How To Get Ahead Of Your HR Competitors?
Staying ahead of your HR competitors is essential when your organisation is looking to attract the best talent on the market. The focus is switching away from short-term actions, and toward the more strategic, proactive planning that encourages innovation and experimentation in the modern-day world of work.
The HR sector is currently facing some of the biggest challenges in a decade including testing, learning about employee needs, and defining what the future of work look like. However, with buzzwords such as “driving increased employee engagement”, “hybrid working and “employee wellbeing” sweeping the industry it can be tricky to know how to adapt to future challenges with resilience.
The immediate future for HR is therefore one of dynamic leadership, creativity and testing new ways of doing things, boldly focussing on new key areas which have become imperative in the hiring of the best talent.
What’s next for HR and how to prepare?
Due to the pandemic, 60% of HR teams are spending more time on flexible working policies, and 63% say flexible working has become more of a priority for HR. This is the beginning of organisations fundamentally rethinking how, when and where work is performed.
Traditional working hours have been swapped for fresh, alternative approaches which have provided increased hybrid working policies enabling people to thrive in new ways. While not all organisations may be fully on board, many accept some form of hybrid working is here to stay. So, HR teams must be fully prepared, with solid strategies in place to clearly enact this and focus on the best approaches for both employee and business success.
Providing great employee experiences is another vital priority for attracting and retaining top talent. Over recent years, mental health and wellbeing have come urgently to the forefront, while Diversity, Equality, and Inclusion (DEI) is moving ever higher on HR managers agenda. At the same time, there’s been a shift toward employees wanting to increasingly work for companies where the cultural values align with their own.
With this shift in the ‘balance of power’ between candidates and employers, people are now able to be more considerate about who they work for, as well as being more demanding of future employers. The message is clear – organisations who don’t listen to their employees and don’t place an emphasis on creating a diverse, equal and inclusive place to work will lose great talent.
Here are a few ways you can develop a great DEI plan:
- PRE-HIRE ASSESSMENTS: Use objective pre-hire assessments to minimise bias and optimise hiring decisions.
- DIVERSE CANDIDATES: Mandate diverse candidate slates so that hiring managers fill positions from a diverse pool of qualified candidates.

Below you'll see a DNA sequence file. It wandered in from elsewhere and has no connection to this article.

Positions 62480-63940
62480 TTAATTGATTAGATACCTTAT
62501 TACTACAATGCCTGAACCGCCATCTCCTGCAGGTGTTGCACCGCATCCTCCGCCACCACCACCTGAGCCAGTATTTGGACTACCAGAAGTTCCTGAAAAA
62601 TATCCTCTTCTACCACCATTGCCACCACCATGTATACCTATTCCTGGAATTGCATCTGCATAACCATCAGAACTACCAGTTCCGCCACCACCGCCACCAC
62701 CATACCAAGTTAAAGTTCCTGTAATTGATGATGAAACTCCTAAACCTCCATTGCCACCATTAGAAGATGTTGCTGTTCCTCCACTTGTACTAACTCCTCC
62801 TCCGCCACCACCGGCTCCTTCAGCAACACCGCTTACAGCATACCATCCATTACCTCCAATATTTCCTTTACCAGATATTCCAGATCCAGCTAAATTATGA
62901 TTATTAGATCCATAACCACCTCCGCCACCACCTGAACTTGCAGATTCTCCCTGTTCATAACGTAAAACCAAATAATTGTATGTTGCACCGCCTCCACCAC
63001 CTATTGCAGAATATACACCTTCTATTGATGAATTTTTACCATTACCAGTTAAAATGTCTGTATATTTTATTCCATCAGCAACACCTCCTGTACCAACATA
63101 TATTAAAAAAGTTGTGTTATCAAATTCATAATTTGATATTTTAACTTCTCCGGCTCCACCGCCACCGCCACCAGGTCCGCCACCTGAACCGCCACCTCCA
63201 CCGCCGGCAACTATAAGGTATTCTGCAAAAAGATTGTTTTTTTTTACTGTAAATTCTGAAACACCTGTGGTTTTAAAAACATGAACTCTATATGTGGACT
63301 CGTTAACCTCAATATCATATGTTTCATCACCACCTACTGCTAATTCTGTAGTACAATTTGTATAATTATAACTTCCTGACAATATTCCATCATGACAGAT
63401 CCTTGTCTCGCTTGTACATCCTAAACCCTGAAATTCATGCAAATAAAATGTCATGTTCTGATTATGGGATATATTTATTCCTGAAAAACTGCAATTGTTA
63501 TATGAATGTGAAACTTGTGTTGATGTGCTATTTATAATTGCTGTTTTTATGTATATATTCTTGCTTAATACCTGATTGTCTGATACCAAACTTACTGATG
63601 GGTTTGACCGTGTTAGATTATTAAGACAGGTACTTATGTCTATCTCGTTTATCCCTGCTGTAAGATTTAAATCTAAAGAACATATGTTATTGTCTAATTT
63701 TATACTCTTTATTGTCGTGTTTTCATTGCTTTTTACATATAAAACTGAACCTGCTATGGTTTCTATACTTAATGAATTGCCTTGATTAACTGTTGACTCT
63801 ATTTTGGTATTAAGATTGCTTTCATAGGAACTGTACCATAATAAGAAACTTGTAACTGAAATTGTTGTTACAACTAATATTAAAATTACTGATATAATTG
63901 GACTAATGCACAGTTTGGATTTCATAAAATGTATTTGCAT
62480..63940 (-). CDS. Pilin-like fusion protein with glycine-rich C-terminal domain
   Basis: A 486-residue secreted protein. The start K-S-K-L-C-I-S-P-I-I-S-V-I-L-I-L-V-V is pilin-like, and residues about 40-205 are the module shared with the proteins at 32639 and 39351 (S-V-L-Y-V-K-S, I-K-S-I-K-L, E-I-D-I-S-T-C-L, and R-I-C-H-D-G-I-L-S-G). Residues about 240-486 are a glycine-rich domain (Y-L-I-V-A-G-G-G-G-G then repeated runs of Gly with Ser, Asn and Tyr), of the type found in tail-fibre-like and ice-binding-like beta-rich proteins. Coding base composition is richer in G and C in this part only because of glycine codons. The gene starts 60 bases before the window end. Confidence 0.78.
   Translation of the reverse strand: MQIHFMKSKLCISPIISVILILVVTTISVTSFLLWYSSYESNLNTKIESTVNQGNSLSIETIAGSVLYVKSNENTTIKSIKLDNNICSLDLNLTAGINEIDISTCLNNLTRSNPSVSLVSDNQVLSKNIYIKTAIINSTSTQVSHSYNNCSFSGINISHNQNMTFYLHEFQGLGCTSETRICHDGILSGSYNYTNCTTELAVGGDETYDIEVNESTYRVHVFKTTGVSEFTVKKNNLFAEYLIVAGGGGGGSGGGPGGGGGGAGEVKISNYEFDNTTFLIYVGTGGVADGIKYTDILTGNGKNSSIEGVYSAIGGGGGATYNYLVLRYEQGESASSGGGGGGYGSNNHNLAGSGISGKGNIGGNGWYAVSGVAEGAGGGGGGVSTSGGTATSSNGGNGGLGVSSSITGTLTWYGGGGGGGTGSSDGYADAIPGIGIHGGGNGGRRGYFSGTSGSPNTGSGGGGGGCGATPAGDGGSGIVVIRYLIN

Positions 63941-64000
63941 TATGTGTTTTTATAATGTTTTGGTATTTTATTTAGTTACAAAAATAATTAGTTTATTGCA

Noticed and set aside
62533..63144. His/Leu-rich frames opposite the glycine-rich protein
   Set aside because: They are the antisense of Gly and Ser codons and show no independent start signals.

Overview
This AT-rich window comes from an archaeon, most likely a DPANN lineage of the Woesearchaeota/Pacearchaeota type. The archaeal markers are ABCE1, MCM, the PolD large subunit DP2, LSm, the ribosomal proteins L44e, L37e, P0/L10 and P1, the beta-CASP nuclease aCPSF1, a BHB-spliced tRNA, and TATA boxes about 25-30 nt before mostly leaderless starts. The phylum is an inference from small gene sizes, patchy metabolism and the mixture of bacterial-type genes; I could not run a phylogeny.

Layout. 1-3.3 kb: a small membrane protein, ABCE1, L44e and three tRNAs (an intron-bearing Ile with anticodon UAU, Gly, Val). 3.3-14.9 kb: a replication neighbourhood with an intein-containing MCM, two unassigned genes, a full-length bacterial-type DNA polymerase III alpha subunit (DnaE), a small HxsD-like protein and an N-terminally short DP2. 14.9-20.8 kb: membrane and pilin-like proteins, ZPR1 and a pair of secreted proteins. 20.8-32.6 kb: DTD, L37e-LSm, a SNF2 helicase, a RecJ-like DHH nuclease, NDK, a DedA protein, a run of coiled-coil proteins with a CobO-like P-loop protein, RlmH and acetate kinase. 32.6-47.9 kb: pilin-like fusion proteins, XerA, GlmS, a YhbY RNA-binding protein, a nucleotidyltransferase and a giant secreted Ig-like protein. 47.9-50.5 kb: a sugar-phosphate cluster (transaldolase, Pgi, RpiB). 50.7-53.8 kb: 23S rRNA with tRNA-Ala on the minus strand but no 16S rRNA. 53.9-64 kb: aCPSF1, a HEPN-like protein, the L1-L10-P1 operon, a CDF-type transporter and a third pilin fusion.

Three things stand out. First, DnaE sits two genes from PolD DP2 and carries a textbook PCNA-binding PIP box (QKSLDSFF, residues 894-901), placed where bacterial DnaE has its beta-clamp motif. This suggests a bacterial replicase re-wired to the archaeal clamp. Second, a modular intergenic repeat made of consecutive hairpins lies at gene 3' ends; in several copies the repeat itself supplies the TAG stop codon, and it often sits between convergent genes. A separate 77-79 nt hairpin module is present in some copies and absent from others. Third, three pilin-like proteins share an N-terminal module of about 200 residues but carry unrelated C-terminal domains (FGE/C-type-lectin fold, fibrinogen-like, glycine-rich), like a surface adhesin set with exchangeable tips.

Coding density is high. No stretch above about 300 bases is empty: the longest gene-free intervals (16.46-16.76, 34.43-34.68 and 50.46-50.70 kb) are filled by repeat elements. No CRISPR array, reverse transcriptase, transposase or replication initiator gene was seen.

- PAY AND PROMOTION: Evaluate pay and promotion decisions for diversity and equity.
- MITIGATE BIAS: Actively mitigate bias in performance evaluations, talent, and succession.
- ACKNOWLEDGE: Reward and recognise leaders for DEI results.
96% of HR leaders are more concerned about employees’ well-being today than before the pandemic. Employee mental health and well-being has also rocketed to the top of HR’s agenda, meaning HR leaders are spending more time developing wellbeing and mental health initiatives.
With more people working longer, swapping the hours they would usually commute with more hours at their desks, leaders need to stay on top of employee well-being not just for the workforce but for the overall success of the business.
Here are a few ways you can invest in employee mental health and well-being:
- INVEST IN WELLBEING: Relocating budget to invest more in wellbeing and mental health resources such as training programs.
- GET IT COVERED: Make sure mental health is covered in private health benefits offered to employees.
- DEDICATED SUPPORT: Designate dedicated mental health officers to offer support to employees.
- CHECK-IN: Check-in frequently with remote workers through staff surveys and forums.
Enhanced employer branding and seeking out newer, more effective ways to hunt for talent is also another pathway recruiters can use to combat the war over quality candidates.
Candidate experiences that truly delight throughout the entire hiring process at every touch point are becoming crucial for keeping talent engaged with timely updates and being nimble, agile, responsive, and authentic.
What’s more, to do their best work HR and People leaders must be able to access the right information at the right time all in one place. HR leaders need to use recruitment systems to not only manage their global workforce from one single system but to help experiment with new policies and strategies as part of this test-and-learn approach in the new world of work. Recruitment systems make it easier to communicate with the entire workforce, wherever they are, and gather employee feedback in real-time which speeds up their ability to understand and respond.
Digital systems also enable HR managers to have a competitive edge in the war for talent, by helping HR leaders find people and hire them faster while streamlining the onboarding process and experience across regions. With the right digital technologies, HR teams are able to redesign and re-architect work successfully.
In conclusion, businesses must make themselves an irresistible proposition for new recruits. The challenge for HR then is to consider how they stand out from a competitive crowd at a time when the talent pool is bigger and more demanding than ever.
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